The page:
(Reuters) – Three numbers should suffice to give Chinese economic policymakers a sleepless night: 65.4 million, $28.7 billion and $2.45 trillion.
In order, they are the estimate by a government researcher of how many apartments stand vacant in China, many of them bought as speculative investments; the country’s trade surplus in July; and the international reserves the central bank has accumulated by buying dollars to hold down the yuan.
Together, they encapsulate the distortions of an economy that favors investment by suppressing the cost of capital and other inputs at the expense of consumers, whose spending power is held down by low wages and low deposit rates.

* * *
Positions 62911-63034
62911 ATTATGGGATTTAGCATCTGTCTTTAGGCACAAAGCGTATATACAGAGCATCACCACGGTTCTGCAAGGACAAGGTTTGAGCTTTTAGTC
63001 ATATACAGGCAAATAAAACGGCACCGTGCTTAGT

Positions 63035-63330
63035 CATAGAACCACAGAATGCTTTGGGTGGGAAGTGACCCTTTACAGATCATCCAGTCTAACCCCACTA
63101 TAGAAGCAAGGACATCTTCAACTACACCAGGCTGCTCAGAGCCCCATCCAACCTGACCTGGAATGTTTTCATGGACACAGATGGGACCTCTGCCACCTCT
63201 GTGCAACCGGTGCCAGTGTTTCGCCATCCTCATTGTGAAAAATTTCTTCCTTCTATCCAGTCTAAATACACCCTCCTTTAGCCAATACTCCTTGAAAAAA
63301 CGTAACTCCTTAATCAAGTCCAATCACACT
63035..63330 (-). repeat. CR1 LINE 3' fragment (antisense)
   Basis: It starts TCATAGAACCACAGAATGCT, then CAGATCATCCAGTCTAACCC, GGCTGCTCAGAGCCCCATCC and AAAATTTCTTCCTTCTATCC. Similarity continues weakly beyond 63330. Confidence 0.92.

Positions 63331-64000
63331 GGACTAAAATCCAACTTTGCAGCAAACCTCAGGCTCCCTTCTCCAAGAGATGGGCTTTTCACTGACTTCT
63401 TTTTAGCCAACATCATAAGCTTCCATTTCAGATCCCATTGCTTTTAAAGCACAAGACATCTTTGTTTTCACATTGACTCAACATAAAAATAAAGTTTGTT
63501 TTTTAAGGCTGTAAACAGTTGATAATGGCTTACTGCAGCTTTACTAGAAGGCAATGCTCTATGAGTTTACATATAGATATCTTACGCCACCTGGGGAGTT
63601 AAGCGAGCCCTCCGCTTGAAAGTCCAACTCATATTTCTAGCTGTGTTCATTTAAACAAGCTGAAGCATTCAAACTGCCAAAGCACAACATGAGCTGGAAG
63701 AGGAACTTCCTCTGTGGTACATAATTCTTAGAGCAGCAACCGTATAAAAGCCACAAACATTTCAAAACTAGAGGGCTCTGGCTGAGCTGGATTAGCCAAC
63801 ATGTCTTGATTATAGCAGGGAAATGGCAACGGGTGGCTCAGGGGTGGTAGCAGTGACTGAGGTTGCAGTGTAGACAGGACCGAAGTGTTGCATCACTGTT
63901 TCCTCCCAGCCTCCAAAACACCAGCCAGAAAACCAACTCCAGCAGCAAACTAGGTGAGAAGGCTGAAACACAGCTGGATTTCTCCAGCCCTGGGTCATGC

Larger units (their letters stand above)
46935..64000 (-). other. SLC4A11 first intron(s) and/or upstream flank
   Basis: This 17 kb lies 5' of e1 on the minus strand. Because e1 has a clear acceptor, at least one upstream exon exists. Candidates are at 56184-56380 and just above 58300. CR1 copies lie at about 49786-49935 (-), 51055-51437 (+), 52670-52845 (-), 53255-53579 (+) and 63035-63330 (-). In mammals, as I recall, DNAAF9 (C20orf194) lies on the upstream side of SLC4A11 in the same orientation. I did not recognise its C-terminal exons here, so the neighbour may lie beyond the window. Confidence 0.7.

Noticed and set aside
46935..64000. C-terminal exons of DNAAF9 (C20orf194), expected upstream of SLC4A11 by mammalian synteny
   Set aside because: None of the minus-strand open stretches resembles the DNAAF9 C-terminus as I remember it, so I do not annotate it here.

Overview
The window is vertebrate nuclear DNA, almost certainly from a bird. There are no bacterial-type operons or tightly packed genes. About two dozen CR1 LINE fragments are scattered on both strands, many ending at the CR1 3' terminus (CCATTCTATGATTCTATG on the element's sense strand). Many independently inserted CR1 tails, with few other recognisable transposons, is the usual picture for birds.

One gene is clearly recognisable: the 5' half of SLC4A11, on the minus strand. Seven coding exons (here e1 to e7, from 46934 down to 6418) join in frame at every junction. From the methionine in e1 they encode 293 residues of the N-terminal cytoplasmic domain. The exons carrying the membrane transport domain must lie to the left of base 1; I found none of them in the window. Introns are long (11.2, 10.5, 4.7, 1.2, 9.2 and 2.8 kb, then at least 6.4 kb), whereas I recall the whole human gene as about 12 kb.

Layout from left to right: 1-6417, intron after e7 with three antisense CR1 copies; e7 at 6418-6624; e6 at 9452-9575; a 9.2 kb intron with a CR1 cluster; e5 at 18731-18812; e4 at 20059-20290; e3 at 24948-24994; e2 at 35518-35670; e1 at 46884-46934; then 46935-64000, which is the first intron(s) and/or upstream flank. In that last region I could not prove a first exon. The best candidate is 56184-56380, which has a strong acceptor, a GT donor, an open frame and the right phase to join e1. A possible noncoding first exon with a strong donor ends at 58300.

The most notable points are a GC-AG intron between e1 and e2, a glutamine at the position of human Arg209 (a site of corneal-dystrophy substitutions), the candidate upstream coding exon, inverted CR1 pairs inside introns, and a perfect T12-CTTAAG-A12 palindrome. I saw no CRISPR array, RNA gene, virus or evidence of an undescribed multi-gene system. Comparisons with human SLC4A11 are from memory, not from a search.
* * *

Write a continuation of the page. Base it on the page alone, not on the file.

Unable to sell at home all that it produces, China exports the rest.
This template has powered 30 years of headlong growth that is catapulting China past Japan to become the world’s largest economy after the United States.
But it is a formula that Beijing readily agrees is unsustainable: China needs to rely more on household spending, especially as its export prospects are darkening now that the West is tightening its belt to purge excess debt.